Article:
In olden days a glimpse of stocking was looked on as something shocking – but at times this production raised eyebrows for the wrong reasons.
And the biggest culprit by far was the creative licensing of the American accent.
Many of the cast took the name of the show literally; whenever a dodgy accent was heard, it dragged you out of the old Hollywood fantasy that Cole Porter creates.
Although not the worst offender, Beth Marshall as Reno Sweeney was one of the most noticeable due to her billing.
An over-pronunciation of certain vowels – ‘fella’ became ‘fellur’ and so on – grated over time, but she could just about be forgiven due to her dancing skill.
And there sure was a lot of it. Apart from a chorus member taking a tumble during a tap number, the cast handled the ambitious choreography well, which brought colour to the show’s main set pieces – Blow Gabriel Blow and Anything Goes itself.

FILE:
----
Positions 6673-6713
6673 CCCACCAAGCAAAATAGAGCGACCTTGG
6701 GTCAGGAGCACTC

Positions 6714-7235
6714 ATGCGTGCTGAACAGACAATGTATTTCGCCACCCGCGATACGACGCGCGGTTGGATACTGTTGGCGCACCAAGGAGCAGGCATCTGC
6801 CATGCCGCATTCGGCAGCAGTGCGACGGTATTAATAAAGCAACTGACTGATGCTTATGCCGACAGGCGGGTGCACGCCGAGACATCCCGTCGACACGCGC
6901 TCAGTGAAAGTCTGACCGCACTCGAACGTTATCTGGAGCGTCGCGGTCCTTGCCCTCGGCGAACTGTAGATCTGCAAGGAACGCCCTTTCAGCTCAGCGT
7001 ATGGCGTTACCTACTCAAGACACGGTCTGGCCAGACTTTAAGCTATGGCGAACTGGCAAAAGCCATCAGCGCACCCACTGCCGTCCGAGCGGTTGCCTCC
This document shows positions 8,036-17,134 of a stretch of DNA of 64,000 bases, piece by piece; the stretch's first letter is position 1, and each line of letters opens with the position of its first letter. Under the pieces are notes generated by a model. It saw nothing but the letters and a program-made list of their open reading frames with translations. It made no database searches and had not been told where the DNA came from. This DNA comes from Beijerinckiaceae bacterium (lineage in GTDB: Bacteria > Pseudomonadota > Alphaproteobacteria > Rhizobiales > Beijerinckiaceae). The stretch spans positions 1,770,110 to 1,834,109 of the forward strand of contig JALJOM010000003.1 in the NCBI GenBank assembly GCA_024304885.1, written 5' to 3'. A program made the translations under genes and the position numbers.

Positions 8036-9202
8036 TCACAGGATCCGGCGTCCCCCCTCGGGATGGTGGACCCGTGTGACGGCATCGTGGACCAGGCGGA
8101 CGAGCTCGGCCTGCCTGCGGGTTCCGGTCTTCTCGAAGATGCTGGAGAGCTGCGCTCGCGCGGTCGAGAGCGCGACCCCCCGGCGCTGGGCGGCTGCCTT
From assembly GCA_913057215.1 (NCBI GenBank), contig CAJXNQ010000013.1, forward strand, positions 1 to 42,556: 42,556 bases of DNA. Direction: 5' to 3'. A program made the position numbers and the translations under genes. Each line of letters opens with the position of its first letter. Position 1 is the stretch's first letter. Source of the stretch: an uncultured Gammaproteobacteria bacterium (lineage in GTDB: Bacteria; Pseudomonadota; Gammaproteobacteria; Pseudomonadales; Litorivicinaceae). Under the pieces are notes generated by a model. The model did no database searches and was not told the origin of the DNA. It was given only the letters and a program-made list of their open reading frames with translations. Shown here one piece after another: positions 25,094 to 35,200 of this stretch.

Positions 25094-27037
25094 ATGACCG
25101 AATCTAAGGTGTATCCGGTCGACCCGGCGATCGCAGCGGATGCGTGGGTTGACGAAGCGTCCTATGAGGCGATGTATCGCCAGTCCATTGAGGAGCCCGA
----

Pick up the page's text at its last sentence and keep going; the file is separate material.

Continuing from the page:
As ladies’ man Billy Crocker, Stuart Frank’s high energy levels compensated for a few cringe-worthy high notes – but he was best received in his supporting roles as Billy masquerading as an old woman and a completely politically incorrect turn as a Chinese man.
Honourable mention goes to Nick Scovell as Moonface Martin and Jonathan Redwood as Lord Evelyn Oakleigh, who could’ve taught some of their fellow actors a lesson in comic timing, and Clare Blackburn as Erma, proving that there’s no such thing as small parts in her scene-stealing turn as the flirtatious moll.
Until March 19.